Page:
FANTASTIC news! Send love to Adahlia!

Today, Adahlia is officially 4 weeks, 2 days since her last transfusion.

I had a different post half-way finished — one I will still post, because its full of lovely, general updates on Adahlia’s life — but I had to post this one first:

Today (Weds, Apr 30), we had Adahlia’s Hb checked via finger poke at her pediatrician’s office.  It was 8.3.  Last Friday (Apr 25), it was 8.2.

That’s right.  Her blood counts are not only holding steady, they may even be increasing!

And though its a little too early to say that with confidence (there is a degree of error in any blood test, so you have to allow that the true number could be either higher and lower), you can certainlpy say with confidence what her hospital nurse said, which was:

<GASP!>  “She’s holding!”

But I must say it, because it is very important to my own heart to say it:

This is the first time EVER — I repeat, FIRST TIME EVER — that her Hb has gone up.


Seriously, EVER!

I mean it.


…and that’s HUGE.


I cannot express what it would mean to me if she didn’t have to have transfusions anymore.  If she made her own blood.  It would be, quite simply, miraculous.

So, how did we celebrate?  Well, of course, we cancelled the transfusion we had scheduled for this coming Friday, and pushed it out another week. This is the second time in a row I’ve been able to cancel her transfusion (she was originally supposed to be transfused this past Monday, which would have been 4 weeks.)  Let me tell you, having to hold her and allow the hospital to give her an IV every month, that nothing sweeter comes to mind than getting to cancel a transfusion… unless of course, its cancelling two transfusions.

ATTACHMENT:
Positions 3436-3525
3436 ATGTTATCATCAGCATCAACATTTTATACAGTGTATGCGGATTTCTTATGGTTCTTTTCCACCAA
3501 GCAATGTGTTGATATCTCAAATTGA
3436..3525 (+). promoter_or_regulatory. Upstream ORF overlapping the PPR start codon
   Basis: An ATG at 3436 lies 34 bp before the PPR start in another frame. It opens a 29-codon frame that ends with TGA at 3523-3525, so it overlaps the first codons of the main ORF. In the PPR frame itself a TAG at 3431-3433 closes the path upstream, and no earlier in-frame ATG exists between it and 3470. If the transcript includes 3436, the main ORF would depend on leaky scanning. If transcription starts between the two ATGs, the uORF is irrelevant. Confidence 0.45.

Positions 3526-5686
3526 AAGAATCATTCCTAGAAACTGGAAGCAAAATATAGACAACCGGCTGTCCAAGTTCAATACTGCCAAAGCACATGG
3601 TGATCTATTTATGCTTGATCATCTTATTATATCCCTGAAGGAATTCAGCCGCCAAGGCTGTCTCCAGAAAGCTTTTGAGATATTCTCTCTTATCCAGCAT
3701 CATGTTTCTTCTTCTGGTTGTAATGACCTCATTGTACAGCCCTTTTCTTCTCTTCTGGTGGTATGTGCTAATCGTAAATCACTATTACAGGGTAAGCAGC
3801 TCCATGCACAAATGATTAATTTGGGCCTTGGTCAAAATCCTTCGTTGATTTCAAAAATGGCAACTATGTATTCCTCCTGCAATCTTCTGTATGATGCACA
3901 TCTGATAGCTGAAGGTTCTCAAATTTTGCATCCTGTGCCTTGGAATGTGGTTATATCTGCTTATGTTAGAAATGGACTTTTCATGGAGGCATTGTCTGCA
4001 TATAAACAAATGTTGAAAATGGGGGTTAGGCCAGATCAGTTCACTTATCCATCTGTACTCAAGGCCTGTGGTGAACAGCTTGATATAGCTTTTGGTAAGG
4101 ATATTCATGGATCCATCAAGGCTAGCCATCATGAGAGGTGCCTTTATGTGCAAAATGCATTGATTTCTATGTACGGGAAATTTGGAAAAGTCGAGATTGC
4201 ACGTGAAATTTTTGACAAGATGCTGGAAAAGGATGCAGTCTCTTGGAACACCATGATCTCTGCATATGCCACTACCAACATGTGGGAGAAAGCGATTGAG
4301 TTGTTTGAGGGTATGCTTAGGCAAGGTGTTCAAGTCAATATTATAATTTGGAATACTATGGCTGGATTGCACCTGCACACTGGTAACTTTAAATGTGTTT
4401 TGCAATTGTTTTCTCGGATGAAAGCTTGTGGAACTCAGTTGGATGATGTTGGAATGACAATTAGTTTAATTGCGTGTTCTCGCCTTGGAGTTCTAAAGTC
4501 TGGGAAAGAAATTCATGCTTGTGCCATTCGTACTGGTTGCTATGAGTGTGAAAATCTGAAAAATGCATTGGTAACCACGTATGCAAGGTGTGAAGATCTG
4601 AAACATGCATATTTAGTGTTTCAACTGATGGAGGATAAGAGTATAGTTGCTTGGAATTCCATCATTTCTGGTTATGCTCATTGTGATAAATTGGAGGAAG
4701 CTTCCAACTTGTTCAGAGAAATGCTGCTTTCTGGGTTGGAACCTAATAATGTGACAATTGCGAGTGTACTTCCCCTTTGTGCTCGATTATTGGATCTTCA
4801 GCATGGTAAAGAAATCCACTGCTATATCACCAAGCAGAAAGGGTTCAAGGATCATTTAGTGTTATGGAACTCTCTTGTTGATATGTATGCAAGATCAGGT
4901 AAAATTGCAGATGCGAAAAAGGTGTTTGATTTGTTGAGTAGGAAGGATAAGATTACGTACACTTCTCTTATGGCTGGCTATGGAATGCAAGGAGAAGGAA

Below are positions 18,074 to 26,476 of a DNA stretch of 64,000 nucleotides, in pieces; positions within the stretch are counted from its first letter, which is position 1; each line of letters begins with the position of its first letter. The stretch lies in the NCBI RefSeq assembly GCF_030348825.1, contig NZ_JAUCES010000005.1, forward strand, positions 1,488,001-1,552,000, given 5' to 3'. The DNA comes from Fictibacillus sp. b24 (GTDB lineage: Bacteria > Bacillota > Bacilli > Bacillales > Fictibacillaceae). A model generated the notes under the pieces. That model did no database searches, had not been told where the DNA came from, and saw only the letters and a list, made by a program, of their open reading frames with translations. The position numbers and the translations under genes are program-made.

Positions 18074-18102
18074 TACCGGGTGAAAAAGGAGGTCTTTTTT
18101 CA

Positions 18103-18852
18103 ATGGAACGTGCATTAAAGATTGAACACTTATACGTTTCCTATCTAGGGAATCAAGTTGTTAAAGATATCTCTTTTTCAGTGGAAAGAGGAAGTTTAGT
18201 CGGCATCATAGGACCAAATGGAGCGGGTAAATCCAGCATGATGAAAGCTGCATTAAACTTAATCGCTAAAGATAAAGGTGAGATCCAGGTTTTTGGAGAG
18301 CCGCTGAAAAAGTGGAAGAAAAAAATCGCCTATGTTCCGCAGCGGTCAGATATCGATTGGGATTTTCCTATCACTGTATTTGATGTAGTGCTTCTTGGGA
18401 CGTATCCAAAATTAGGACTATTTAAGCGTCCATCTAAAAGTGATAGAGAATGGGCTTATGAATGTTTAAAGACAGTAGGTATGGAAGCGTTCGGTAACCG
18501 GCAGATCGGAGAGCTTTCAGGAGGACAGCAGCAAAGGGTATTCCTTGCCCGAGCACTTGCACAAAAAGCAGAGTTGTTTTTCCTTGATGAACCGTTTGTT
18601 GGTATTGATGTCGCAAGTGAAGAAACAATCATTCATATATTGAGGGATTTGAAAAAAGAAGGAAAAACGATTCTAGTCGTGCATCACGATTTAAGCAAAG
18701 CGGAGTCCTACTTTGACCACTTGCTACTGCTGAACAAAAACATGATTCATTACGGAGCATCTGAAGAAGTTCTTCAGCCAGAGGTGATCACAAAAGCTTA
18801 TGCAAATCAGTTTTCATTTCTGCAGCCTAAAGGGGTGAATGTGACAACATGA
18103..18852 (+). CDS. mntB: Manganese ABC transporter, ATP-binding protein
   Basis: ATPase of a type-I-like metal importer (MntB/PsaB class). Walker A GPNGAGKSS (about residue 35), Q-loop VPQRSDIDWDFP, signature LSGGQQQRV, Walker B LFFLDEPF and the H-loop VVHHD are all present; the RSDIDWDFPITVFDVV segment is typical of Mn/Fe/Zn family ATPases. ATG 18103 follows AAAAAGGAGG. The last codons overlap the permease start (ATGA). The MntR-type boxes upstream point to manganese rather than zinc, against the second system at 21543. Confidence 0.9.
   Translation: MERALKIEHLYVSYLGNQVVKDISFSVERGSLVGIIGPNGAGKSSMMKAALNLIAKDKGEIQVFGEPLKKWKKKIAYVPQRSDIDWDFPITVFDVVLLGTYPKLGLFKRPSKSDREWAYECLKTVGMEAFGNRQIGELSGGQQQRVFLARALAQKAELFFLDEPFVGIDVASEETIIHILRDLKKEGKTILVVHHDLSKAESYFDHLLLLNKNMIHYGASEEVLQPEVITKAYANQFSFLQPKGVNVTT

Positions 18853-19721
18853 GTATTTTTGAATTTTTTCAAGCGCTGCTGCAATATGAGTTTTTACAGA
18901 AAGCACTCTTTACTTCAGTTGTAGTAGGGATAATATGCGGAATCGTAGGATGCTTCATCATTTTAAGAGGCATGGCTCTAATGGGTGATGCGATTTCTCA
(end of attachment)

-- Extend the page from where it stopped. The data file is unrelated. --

So back to celebration.  Well, it happens to be an incredible day here in Portland — sunny and 80 degrees.  It being Wednesday, we went to the Red Yarn concert, held at 10 am, by donation, for kiddos at Village Ballroom.  She danced, made friends in the funny little way toddlers make friends, and got to pet and feed a couple puppets (a snake, a groundhog, and a squirrel).  After, we came home, I pushed her in her backyard swing for awhile, we packed a picnic, and then we rode to the nearby park for a lunch of peanut-butter on cinnamon-raisin bagel, avocado, cottage cheese, and raspberries.  We played on swings and slides and she took off her shoes so we could spin barefoot in the grass.  Then we rode home again, taking a circuitous route because she told me she wanted more bicycle riding, and then now she is taking a nap on the bed, in all her naked-baby glory (except, of course, the necessary diaper.)

I could tell you all sorts of stories about how Adahlia loves bicycle riding. She has a front-seat, mounted on the handlebars of my bike, which is wonderful because it allows her to see and to feel a part of the big-people action. The seat is called an iBert and its fabulous.  It even has an unobtrusive little steering wheel so she can (pretend) steer.  But what is even better is when we take a turn – I tell her: “we’re going to take a right turn… put your arm out with me!) and she makes the signal with me.  Now, to be fair, her “left turn” and “right turn” look pretty much the same.  But its still wicked cute.  She absolutely LOVES riding the bike.  And she LOVES wearing her Bell Faction helmet.  Last night was our first ride, and I have a feeling we’ll be doing it daily.

So, I could tell you stories.  But I’ll save those to say simply that we are so happy and hopeful that this is a sign of Adahlia’s bone marrow kicking in to make its own RBCs.  We are doing lots of increased-intensity alternative and natural therapies for her, and of course giving lots of love and prayers.

Thank you so much for all your continued love, prayers, light, and energy.  Please continue to see her in vibrant health and wellness!

Love and light to you and yours.

Medical ID Bracelet

Last night, for an unknown reason, I woke up in the middle of the night.  My stomach tightened as, for no discernible reason, I began to worry about what might happen if one day Adahlia wandered off.  And then I thought about how sad it is when people steal children.  And I thought about how everyone who meets Adahlia pretty much falls in love with her.  And then, like a crazy person myself, I couldn’t stop thinking or shake the sickening feeling as I imagined looking over from conversation or gardening and discovering that she was gone.